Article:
Last week some friends and I saw Joan Jett in concert at the House of Blues in Atlantic City (at the Showboat)…Fantastic show..she did all her old stuff and some new. Mary Tyler Moore theme song and Bad Reputation were favorites. Attached is the only pic that came out well -we were really close to the stage -sorry you missed it!
An in-depth review of a recent Joan Jett concert follows:
JOAN JETT AND THE BLACKHEARTS
The Roxy – 11/18/2006
Rock critic Dave Marsh has referred to JOAN JETT as “the female Chuck Berry,” and I suppose that description is as apt as any. Having broken down barriers both musically and sexually, she’s a pioneer, innovator, and bona fide rock legend. And, like Berry, is sadly thought by many to be an oldies act. More respected than commercially viable, she fights to remain relevant to a crowd who may just want to hear “I Love Rock ‘N’ Roll.” But one thing she’s got on Chuck (besides thirty years) is a compelling and fierce live show that should shut the mouths of any doubters in attendance. Joan and her band, drummer THOMMY PRICE, guitarist DOUGIE NEEDLES, and bassist Enzo Penizzotto, stood in classic rock poses as a curtain opened to the familiar chords of “Bad Reputation.” Dressed in a tight, shiny black vest, covered in tattoos and with short, choppy black hair, Jett is the picture of cool and rebellion. She’s lean and muscular, and looks better at 46 than you do at, well, whatever age you are.
What I love about a JOAN JETT show is how all-inclusive it is. It’s one big punk ‘n’ glam hootenanny. Joan may be the living, breathing embodiment of the grand idea that is rock ‘n’ roll, but hey, she’s no snob. Everyone is welcome, and she seems to appeal to all types. Look around and you’ll see parents with small children on their shoulders, gay and lesbian couples, old rock dudes, rednecks and informed Bitch readers. And just look at her repertoire. While I am certainly not downplaying her originals, she has had big hits with cover songs by artists as diverse as Gary Glitter (“Do You Wanna Touch Me? (Oh Yeah!)”), Sly and The Family Stone (“Everyday People”), and Tommy James and The Shondells (“Crimson and Clover”), all of which she performed. She even does a revved-up version of “Love Is All Around,” the theme song to Mary Tyler Moore. Seeing her live is a pop culture refresher course.
All of her big hits were represented. If you came to the show wanting to hear a specific song, there’s a good chance she played it. Along with the solid winners mentioned above, there was “Light of Day,” “I Hate Myself for Loving You,” the RUNAWAYS classic “Cherry Bomb,” and, of course, “I Love Rock ‘N’ Roll” (which, I suppose it should be noted, is a song by the British band The Arrows). She didn’t play “Fake Friends,” but why quibble?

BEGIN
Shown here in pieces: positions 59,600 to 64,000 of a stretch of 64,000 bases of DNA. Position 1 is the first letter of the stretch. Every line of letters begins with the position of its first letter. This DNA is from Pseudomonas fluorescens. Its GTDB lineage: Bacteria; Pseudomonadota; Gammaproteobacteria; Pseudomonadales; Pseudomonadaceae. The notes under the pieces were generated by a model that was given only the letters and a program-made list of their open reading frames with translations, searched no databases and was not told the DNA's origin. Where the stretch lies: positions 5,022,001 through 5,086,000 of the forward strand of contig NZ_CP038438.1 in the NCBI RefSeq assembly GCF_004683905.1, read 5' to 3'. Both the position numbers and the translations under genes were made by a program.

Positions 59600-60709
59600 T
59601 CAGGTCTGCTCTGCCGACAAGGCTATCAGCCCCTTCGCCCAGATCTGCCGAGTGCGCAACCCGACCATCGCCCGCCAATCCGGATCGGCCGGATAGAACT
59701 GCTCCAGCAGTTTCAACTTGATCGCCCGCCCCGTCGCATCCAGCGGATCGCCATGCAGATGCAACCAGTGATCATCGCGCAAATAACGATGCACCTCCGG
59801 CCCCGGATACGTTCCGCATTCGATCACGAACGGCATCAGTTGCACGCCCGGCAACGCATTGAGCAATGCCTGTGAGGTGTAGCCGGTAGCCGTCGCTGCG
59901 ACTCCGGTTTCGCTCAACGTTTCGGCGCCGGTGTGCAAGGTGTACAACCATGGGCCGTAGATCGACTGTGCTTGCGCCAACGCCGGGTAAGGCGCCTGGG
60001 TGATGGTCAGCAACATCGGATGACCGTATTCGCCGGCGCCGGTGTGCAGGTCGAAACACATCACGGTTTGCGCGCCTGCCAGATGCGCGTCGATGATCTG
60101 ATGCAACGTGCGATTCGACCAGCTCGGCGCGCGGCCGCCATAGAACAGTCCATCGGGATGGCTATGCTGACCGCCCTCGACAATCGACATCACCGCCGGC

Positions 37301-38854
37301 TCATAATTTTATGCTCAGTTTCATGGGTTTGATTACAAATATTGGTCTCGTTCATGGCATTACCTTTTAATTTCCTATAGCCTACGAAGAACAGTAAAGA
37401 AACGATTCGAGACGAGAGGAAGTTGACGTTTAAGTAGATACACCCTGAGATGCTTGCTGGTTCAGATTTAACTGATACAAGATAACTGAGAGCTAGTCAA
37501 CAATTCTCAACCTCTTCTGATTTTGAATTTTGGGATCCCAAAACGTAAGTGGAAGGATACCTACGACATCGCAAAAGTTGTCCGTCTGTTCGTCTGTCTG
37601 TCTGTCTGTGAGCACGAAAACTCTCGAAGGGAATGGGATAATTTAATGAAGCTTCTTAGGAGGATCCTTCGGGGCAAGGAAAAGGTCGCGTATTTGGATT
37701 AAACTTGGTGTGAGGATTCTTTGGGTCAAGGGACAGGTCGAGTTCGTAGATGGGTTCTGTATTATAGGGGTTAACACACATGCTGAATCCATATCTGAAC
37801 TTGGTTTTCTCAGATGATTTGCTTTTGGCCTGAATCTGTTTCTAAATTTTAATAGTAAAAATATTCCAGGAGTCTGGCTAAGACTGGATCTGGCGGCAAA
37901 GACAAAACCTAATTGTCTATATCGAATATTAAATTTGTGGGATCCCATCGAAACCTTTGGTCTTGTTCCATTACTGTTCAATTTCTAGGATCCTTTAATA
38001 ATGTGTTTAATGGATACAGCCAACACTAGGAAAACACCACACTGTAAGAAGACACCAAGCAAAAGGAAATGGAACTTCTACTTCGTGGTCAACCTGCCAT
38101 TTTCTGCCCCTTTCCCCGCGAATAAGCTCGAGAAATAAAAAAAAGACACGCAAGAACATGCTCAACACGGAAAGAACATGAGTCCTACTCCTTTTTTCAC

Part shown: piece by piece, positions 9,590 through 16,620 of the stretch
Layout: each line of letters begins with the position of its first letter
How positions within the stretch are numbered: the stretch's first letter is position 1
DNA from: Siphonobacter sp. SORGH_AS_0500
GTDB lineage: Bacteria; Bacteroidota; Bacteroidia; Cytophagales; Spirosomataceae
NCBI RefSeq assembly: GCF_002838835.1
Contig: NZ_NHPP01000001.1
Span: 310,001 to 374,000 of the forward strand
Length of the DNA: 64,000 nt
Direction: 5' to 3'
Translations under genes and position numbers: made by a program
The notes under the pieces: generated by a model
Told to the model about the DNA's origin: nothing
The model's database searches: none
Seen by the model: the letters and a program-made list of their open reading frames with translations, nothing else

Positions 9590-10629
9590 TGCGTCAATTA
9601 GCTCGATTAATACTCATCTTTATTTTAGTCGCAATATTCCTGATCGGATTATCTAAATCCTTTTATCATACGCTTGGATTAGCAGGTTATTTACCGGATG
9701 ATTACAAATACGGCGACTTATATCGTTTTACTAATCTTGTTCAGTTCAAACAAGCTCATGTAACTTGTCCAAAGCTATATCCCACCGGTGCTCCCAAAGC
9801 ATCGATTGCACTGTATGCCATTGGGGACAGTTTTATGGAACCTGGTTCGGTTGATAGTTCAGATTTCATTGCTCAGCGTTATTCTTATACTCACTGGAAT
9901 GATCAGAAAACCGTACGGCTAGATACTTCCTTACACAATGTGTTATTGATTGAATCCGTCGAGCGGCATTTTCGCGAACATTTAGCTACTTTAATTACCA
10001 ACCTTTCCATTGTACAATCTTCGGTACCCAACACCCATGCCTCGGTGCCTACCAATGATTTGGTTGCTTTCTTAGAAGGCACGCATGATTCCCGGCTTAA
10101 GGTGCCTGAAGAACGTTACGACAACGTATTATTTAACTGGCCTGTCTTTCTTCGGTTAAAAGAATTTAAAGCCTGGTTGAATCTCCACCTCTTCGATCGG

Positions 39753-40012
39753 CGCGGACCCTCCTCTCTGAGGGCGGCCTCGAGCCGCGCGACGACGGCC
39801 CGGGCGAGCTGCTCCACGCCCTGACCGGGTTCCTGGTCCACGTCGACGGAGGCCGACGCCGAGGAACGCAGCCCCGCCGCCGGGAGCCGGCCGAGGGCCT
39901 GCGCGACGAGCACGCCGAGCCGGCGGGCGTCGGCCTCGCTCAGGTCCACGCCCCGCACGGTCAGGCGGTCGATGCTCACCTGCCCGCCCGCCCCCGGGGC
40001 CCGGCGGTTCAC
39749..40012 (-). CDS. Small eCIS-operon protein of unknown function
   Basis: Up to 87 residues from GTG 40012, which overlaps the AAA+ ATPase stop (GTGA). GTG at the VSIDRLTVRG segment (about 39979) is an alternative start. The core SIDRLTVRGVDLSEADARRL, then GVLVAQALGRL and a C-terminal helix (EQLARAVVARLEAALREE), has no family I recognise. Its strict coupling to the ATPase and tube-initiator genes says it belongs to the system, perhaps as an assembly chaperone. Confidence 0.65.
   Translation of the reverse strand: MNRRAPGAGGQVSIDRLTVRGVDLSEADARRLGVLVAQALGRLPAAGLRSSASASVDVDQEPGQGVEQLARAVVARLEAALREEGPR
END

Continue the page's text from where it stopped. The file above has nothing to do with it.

The hits were all great, but Joan was there to sell her new album, SINNER, her first American album in twelve years. I was more than a little interested in seeing how the new stuff would stack up. Joan’s best work features te big, familiar tom-clap, tom-clap glam rock drumbeat, and urgent, sexual lyrics about taking some young thing home to defile them. You know, Rock ‘N’ Roll 101 fare. Thus, at the risk of appearing closed-minded, I scratch my head at the new song, “Change the World.” Its heart is in the right place, but simplistic platitudes such as “It’s time we stop all the fightin’ / Let’s start today / Go find a way / To change the world” is not why I turn to JOAN JETT. “Riddles,” another political anthem, concerns the way in which politicians speak to us in, yes, riddles. It seemed to be a pointed attack on President Bush (she yelled out “Clear Skies! No Child Left Behind! Wake up!!”), and I couldn’t help but wonder how old the guy was standing there by the record machine. Joan may be the Queen of Punk, but other people just do this sort of thing better. “Five,” co-written by Kathleen Hanna, brought us back to more comfortable territory. It’s a dirty little rocker that discusses Jett’s sexuality in more frank terms than I’ve ever heard her use before. As if that didn’t hit it home, she also performed a cover of The Replacements classic “Androgynous,” about boys who dress like girls and vice versa. And in the encore song, “AC/DC,” a Sweet cover and her new single, Joan refers to her lover, whose other lover is a man. It’s a great tune, and in Jett’s capable hands, it’s a new classic.
JOAN JETT is a road warrior and a seasoned professional. What she delivers is a 90-minute, all-killer, very-little-filler show. She is a commanding presence, a force to be reckoned with, giving you a rock hard setlist to go with the body. Somehow she manages to be edgy and palatable at the same time. Provided you don’t have to see her at some huge, unruly outdoor festival, or playing after a sporting event, it’s well worth your time to check out this living legend. Seeing JOAN JETT is the equivalent of Keith Richards getting a blood transfusion. Afterwards, you feel invigorated, young and ready to rock another day.